Broken Pots

broken-potsMy foster mother was a potter at Picuris Pueblo in the years that I was growing up. Because she was a potter, I got to hear her songs and hear her prayers. I would go up to the mountains with her and we would dig micaceous clay. We would bring it down and she would put it in tubs of water so that the little stones would sink to the bottom. She would put the clay through a strainer and would let the pure clay sit in the buckets for a while.Eventually the clay would become soft earth and she could work it with her hands. She would roll the clay into a rope that looked like a long water snake about the thickness of my thumb. She would make five or six of these little clay snakes.

She began making her pot from the base, coiling one rope over another. She’d put down one coil and then cut it off with her hand and then she’d start another one and keep growing it until the pot was the size she wanted. When it was the right size she would take half of a broken piece of pottery and smooth out the edges. She used to make up songs that had my name in them. She would be singing and polishing the pottery singing, “Beautiful Painted Arrow.” When she was finished she would put the pot into the fire. After it was fired, she would let it sit until it cooled off. One day, one of the pots broke and she said, “Okay, here’s a lesson for all of us. Here is a lesson for you, too. When a piece of pot breaks, don’t throw it away; you can’t throw it into the trash receptacle, you’ve got to save it, every little piece of it.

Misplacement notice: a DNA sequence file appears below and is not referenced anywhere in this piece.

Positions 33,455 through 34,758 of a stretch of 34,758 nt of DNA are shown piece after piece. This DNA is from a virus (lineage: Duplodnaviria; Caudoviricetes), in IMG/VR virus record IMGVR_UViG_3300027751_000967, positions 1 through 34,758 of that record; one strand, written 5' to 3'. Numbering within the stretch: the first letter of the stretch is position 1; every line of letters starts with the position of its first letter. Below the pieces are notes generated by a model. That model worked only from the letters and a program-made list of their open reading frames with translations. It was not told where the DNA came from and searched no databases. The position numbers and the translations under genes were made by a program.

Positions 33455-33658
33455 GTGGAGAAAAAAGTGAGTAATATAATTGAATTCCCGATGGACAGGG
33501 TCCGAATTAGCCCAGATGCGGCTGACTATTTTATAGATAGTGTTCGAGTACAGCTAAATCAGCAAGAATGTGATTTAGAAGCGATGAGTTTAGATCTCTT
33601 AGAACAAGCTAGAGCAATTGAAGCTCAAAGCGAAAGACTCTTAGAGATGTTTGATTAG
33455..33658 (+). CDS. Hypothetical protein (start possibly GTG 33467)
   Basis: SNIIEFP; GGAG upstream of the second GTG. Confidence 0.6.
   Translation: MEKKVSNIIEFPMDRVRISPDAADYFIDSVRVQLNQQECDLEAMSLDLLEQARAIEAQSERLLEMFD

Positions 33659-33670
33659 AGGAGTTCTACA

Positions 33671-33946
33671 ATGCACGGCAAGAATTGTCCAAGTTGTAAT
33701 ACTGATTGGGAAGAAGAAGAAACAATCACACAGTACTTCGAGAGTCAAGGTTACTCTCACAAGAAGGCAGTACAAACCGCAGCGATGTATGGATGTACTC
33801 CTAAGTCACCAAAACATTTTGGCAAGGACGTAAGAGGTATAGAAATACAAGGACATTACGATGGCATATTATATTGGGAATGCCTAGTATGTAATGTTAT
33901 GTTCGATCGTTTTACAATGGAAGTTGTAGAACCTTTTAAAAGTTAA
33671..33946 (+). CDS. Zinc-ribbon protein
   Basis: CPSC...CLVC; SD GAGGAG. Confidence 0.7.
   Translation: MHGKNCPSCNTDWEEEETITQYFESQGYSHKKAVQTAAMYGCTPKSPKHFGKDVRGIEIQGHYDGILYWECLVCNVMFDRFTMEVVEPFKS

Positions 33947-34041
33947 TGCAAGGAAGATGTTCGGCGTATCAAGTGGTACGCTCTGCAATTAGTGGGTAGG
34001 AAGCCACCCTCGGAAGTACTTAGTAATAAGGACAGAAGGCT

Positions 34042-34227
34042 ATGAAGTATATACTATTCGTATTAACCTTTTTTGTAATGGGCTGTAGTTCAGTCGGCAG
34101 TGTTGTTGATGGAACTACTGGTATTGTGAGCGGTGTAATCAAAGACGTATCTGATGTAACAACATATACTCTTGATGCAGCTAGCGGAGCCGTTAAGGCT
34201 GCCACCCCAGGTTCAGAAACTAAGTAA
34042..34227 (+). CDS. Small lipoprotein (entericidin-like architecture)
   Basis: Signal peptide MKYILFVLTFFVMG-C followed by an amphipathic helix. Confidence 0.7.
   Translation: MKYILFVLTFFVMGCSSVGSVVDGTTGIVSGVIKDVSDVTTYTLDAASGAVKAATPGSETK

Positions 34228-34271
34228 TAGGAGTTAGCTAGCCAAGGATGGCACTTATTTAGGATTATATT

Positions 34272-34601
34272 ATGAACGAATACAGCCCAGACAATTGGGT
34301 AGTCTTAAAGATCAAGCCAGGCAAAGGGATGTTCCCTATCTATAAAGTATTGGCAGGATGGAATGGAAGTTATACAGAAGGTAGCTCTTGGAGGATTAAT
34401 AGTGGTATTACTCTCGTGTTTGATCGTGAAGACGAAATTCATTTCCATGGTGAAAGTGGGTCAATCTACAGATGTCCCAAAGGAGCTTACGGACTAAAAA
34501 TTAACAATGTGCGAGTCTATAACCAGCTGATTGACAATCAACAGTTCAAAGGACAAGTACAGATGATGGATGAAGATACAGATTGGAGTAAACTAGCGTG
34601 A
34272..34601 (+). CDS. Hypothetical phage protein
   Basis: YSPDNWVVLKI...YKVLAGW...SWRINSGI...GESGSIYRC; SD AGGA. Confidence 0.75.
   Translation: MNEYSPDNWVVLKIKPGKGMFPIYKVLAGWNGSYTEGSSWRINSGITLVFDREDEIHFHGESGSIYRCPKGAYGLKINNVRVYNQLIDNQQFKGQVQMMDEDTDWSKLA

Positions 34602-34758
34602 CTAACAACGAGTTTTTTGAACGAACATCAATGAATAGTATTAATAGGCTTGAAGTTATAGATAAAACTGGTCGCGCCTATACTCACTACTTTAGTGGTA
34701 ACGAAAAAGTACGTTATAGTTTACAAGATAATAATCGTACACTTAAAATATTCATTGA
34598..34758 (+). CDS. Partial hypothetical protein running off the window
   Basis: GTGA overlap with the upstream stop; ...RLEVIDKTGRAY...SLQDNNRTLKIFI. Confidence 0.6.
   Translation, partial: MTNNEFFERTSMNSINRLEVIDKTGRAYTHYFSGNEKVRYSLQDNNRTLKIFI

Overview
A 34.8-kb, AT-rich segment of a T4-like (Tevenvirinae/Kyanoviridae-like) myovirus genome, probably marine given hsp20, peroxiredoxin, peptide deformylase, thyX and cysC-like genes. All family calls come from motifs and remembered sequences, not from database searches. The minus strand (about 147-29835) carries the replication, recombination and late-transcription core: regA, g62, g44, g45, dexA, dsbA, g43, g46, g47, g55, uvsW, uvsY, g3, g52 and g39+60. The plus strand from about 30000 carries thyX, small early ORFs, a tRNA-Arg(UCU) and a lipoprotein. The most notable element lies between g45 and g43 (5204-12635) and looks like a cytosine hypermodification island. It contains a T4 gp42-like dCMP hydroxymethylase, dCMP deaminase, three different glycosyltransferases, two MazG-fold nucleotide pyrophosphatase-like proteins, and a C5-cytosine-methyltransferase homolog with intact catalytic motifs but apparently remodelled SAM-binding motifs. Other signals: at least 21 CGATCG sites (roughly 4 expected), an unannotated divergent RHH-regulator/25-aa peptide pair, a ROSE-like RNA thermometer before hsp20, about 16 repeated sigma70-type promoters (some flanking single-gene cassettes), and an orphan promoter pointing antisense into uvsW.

“There’s a pile that you take it to where all broken pottery goes. All of these pots eventually go back to the spirit of the micaceous clay where it came from. This piece of pottery that you’re seeing in front of you is a broken piece of pottery. If you will look more closely at the broken pot you will see there are two sides; that is the reflective vibration. There is the reflection in which the pot is going to pottery heaven and there is the other that is lying on the earth. You have the heavenly plains and the earthly plains. Everything returns to the source. Everything happens and then it goes and then it comes around again. In another time, perhaps in another century, that being will come again into the micaceous clay in the mountains.” Then, maybe 2,000 or 3,000 years from now, there will be a potter who will be born in a village and that potter will get some of that clay and get the soul from our pot that ascended into the heavens. The potter will make a new pot and the soul of the pottery will exist once again. Cycles repeat themselves so the pot will be broken again and it will be taken to where all broken pottery is taken. The cycle will start again and the pot will go up to pottery heaven, and then in time it will come back down and this will continue for as long there are the sacred pottery makers. – Being & Vibration, Millichap Books, Page 20

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